Loudoun County, Va. — Do you know what constitutes a complete warm-up? Too often, sports-related injuries occur and could have been easily prevented had the athlete thoroughly prepared their body for practices and games. So what is an appropriate warm-up? The warm-up, which typically lasts between 10-15 minutes, feeds the body. Whether it’s a run, a jog, a swim or a brisk walk, the change in activity does several things:
- It increases the blood supply to the muscles
- It increases the heart rate
- It begins to produce more lubrication for the smooth joint motion
Now that the body is warm, the next step is to thoroughly stretch. This step is critical for athletes. Following a warm-up, the increased temperature allows them to elongate their muscles without risking injury.
There are two types of stretches: static and dynamic.
Static stretching is the most common form of stretching, because it can be performed at any fitness level. A static stretch is generally held for 20-30 seconds, in a slightly uncomfortable position, to encourage additional lengthening of the muscle and deeper movements.
Dynamic stretching is used to prepare the body for competition-specific functioning. This kind of stretching is the best way to prepare the joints for movement and activation. For example, if I am designing a dynamic stretching program for a volleyball player, I am going to make sure they’re performing quick moves that mimic the kind of movements they would do during a game. Volleyball involves squatting, lunging, agility, shoulder mobility/stability to name a few things so their warm-up and stretching program would definitely include the following:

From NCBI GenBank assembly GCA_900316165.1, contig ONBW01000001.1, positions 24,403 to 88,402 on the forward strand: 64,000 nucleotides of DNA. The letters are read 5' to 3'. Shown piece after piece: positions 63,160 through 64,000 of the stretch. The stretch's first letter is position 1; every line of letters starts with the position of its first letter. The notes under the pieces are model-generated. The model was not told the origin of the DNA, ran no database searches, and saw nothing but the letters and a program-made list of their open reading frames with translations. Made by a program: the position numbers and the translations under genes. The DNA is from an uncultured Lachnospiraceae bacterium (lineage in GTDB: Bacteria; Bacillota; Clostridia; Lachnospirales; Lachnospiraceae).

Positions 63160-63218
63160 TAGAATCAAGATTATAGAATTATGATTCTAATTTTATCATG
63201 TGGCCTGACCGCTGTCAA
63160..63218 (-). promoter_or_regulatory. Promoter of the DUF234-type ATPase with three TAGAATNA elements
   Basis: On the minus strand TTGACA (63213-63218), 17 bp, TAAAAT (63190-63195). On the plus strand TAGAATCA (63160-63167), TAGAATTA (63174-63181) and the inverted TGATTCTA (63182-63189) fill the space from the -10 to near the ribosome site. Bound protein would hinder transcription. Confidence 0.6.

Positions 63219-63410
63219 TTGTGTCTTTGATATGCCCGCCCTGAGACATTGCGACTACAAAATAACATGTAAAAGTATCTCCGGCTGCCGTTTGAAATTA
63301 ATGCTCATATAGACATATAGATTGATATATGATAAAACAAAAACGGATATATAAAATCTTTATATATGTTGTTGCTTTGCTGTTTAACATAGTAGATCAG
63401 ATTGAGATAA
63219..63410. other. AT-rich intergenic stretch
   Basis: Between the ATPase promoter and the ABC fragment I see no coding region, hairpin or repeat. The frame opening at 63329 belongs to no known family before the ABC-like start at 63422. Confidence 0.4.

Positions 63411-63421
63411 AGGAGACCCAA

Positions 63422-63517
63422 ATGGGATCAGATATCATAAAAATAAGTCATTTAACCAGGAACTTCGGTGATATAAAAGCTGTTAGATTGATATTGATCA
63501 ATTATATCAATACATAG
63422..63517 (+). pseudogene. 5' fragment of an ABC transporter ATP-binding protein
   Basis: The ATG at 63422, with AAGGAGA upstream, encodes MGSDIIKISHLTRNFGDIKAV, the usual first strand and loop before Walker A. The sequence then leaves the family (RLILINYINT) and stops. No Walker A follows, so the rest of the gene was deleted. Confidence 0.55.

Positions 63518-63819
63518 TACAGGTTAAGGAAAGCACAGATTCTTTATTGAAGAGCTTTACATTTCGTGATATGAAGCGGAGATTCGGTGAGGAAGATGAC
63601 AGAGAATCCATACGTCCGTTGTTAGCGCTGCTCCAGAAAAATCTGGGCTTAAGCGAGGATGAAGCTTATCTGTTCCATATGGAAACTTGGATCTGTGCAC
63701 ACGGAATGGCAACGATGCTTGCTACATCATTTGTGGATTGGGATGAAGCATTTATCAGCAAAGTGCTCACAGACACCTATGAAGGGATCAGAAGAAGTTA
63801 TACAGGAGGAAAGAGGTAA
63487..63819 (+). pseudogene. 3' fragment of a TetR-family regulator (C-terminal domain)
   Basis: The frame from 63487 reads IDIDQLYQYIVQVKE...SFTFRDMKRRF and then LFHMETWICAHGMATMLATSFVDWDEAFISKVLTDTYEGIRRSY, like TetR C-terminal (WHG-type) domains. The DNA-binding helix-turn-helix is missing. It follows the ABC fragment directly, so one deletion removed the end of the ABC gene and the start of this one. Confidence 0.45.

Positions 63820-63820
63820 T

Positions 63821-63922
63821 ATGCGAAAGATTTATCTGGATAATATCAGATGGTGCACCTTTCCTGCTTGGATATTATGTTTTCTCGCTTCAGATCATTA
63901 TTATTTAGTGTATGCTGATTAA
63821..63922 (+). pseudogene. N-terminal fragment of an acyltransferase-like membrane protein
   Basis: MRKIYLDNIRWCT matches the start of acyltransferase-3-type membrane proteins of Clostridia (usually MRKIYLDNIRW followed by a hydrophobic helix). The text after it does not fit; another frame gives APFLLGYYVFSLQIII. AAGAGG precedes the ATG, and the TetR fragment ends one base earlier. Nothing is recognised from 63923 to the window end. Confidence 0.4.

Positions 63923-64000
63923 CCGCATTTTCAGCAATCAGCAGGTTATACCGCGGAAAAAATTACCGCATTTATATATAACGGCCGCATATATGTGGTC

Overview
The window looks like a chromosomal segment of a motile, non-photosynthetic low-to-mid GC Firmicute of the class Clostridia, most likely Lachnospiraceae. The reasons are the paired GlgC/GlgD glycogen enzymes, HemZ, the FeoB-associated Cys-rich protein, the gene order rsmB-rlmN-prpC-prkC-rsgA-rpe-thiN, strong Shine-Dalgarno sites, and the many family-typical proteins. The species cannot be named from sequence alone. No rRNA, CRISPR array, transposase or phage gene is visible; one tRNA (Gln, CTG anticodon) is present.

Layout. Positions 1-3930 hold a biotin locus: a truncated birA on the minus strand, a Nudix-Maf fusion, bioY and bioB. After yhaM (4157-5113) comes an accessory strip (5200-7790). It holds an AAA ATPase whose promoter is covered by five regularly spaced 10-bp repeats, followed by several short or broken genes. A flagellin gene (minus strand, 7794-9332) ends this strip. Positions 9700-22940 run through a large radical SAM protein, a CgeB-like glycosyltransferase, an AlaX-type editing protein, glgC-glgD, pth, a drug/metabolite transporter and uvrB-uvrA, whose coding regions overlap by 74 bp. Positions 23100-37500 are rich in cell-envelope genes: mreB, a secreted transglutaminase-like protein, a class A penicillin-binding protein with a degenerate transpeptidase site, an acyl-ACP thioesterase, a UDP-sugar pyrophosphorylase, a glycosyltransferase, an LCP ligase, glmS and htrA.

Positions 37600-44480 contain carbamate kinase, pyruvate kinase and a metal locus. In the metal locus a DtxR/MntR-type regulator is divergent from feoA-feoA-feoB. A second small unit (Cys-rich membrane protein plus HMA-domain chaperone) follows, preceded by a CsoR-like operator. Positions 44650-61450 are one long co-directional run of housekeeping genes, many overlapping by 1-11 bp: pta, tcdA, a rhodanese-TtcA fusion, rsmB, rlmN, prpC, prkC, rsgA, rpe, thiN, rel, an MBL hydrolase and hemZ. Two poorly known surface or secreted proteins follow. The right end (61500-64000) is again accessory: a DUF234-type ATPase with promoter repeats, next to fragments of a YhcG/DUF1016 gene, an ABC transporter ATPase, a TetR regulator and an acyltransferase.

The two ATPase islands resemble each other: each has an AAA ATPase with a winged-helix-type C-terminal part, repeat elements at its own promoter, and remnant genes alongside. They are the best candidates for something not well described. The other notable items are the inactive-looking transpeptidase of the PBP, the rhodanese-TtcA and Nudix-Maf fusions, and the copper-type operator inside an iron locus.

- Arm swings and circles
- Quick feet in place
- High knees
- Walking lunges
- Jump Squats
To Review: Based off what you’ve just read, if you were designing a warm-up and stretching program for a soccer player, which set of dynamic exercises would be best to perform after an initial warm-up?
A. Arm circle, high knees, jumps squats
B. Butt kicks, high knees, grapevines
C. Walking lunges, shoulder shrugs and wrist circles
Stretching is arguably the most important and easiest activities to decrease the chance for injury. And yet many people don’t do it before practice, games or general activity.
When stretching is done improperly, it limits the flexibility and mobility of not one, but many areas of the body. For example, if an athlete has tight hamstrings, they’re also going to be limited in their hip and knee flexibility and strengthening mechanics. They’ll also be at risk for back and knee problems. Why? Because the hamstrings move the hip joint and also cross over the back of the knee joint. This is why a tight and weak hamstring can often lead to knee pain.
Focusing in on the hamstrings, let’s take a direct look at how inadequately stretched and strengthened hamstrings can impact an athlete’s performance. When a lineman has tight hamstrings, he is unable to properly achieve his three or four-point stance. Therefore, his ability to be explosive on the field is dramatically limited. So his body has to compensate for this limitation is some way. Instead he’s use lengthened and weakened quad muscles which provide the bottom half of the body’s power and force. Pair tight hamstrings with weakened quads on a 250-pound lineman, and you now have a heavy, unstable and unbalanced athlete performing at a fraction of his actual speed and power due to musculature limitations that could easily be avoided with proper stretching and strengthening.
Note from our sponsor: At Loudoun Sports Therapy Center, we want to work with coaches, parents and athletes themselves and help them get ahead of the injuries so they’re not losing playing time, having to rework line-ups because of injuries and keep athletes healthy all season long.